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Cyndy Szekeres & Amaryllis

When I started my career in publishing in the 1970s, I had the great good fortune to work with Cyndy Szekeres. on a few books—before she went on to publish exclusively with Golden Books. She was an important person in my life.

Our friendship began when she illustrated a "Break of Day" book--part of a series my boss thought would overtake the success of Ursula Nordstrom's I CAN READs. The title eludes me, but it was set in the early 1900s. A little boy was playing with a flower blossom, pretending it was one of those old-fashioned telephones. This really upset his mother. I loved the flower he was using and had never one like it before. Cyndy told me it was an amaryllis. She'd chosen it because of its shape, and because she though the mother would have prized it highly.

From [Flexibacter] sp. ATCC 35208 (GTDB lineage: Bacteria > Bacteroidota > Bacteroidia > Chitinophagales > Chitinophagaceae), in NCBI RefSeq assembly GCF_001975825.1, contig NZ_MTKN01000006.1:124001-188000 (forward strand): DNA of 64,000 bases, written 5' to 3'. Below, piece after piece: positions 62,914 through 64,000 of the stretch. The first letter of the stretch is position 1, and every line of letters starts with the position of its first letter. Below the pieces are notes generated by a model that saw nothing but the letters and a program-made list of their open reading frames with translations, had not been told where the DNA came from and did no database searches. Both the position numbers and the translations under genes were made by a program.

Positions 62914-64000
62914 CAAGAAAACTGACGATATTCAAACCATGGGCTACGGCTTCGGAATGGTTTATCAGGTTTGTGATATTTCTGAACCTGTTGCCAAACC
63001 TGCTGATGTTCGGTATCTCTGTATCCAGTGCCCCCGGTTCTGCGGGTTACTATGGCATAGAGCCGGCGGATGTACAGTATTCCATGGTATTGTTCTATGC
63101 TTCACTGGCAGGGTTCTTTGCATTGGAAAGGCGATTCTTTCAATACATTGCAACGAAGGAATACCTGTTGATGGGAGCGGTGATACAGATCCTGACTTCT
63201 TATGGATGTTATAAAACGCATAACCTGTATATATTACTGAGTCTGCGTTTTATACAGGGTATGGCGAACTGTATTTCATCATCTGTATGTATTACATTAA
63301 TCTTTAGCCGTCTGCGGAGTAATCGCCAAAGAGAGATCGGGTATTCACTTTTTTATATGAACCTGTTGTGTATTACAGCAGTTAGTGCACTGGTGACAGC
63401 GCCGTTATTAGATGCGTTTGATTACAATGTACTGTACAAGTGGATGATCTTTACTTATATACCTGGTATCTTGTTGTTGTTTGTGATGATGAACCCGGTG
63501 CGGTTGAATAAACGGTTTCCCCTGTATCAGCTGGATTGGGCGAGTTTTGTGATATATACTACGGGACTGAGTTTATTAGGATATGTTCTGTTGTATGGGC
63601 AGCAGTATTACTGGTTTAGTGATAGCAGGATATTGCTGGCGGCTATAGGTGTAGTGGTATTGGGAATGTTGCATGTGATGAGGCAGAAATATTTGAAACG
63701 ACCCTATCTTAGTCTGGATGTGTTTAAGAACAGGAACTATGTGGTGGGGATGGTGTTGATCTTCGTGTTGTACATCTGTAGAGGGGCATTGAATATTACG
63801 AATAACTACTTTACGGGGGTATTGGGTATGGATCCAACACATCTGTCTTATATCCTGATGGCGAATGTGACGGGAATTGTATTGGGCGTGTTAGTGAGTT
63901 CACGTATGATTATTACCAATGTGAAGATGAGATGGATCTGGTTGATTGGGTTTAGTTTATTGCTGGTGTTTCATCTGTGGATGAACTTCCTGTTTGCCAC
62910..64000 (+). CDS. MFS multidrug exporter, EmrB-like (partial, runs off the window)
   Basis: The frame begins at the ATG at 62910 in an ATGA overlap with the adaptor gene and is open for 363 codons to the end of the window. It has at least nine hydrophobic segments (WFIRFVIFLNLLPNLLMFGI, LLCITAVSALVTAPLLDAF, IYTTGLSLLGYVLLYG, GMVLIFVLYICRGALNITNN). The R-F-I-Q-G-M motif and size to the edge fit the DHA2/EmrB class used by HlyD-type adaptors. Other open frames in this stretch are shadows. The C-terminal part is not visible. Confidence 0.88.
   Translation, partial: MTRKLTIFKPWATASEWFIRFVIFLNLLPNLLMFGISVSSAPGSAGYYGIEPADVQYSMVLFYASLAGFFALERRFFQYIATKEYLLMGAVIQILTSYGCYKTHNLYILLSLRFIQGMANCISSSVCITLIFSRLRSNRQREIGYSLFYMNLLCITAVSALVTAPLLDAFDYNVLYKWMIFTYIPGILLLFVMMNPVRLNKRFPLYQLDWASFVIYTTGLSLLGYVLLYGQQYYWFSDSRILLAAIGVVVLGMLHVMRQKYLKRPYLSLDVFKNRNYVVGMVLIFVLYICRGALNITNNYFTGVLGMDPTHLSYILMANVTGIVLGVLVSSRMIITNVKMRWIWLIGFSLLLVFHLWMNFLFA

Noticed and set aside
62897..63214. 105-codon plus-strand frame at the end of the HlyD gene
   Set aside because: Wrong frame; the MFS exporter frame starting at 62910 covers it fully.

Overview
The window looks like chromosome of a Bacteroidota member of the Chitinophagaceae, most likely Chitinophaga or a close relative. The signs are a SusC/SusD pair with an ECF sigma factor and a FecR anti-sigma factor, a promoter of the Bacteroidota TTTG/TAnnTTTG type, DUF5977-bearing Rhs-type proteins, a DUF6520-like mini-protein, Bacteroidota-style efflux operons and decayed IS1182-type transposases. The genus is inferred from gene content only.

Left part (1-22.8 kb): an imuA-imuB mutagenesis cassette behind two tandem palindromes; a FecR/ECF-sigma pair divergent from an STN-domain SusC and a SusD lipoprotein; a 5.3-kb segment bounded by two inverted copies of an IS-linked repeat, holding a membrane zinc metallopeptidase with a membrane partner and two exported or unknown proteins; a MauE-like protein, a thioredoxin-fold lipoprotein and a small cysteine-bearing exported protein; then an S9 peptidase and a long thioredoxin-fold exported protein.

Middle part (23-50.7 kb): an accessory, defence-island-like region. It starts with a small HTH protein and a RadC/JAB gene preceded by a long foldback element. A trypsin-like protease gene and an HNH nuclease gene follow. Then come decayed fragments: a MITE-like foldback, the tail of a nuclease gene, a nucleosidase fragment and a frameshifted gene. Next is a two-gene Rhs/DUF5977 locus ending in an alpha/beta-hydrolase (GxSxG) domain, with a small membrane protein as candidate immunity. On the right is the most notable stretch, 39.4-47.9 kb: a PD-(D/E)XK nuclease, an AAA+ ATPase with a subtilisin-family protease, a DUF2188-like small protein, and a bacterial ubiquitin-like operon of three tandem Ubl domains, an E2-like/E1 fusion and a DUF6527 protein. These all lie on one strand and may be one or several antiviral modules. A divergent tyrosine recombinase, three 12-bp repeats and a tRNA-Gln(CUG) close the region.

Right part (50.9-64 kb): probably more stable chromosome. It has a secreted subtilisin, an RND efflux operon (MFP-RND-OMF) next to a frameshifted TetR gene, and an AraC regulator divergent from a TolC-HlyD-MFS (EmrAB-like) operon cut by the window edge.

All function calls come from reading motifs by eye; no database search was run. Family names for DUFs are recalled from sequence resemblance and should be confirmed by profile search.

Cyndy quickly became famous for her animal characters, including Pippa Mouse.

Here's a picture from her 1975 MY WORKBOOK DIARY.

When I visited her studio in Putney, Vermont, Cyndy showed me how she would recreate little scenes using

twigs and grasses and flowers and other real objects as

reference for her pictures.

I just ran across a card she sent me for Christmas around 1998--the sketch you see at the top of the page.

Three amaryllis are in their second blooms in my dining room. I get some every fall. For years they've been part of my Christmas holidays, thanks to Cyndy.

I like to try painting them, too.


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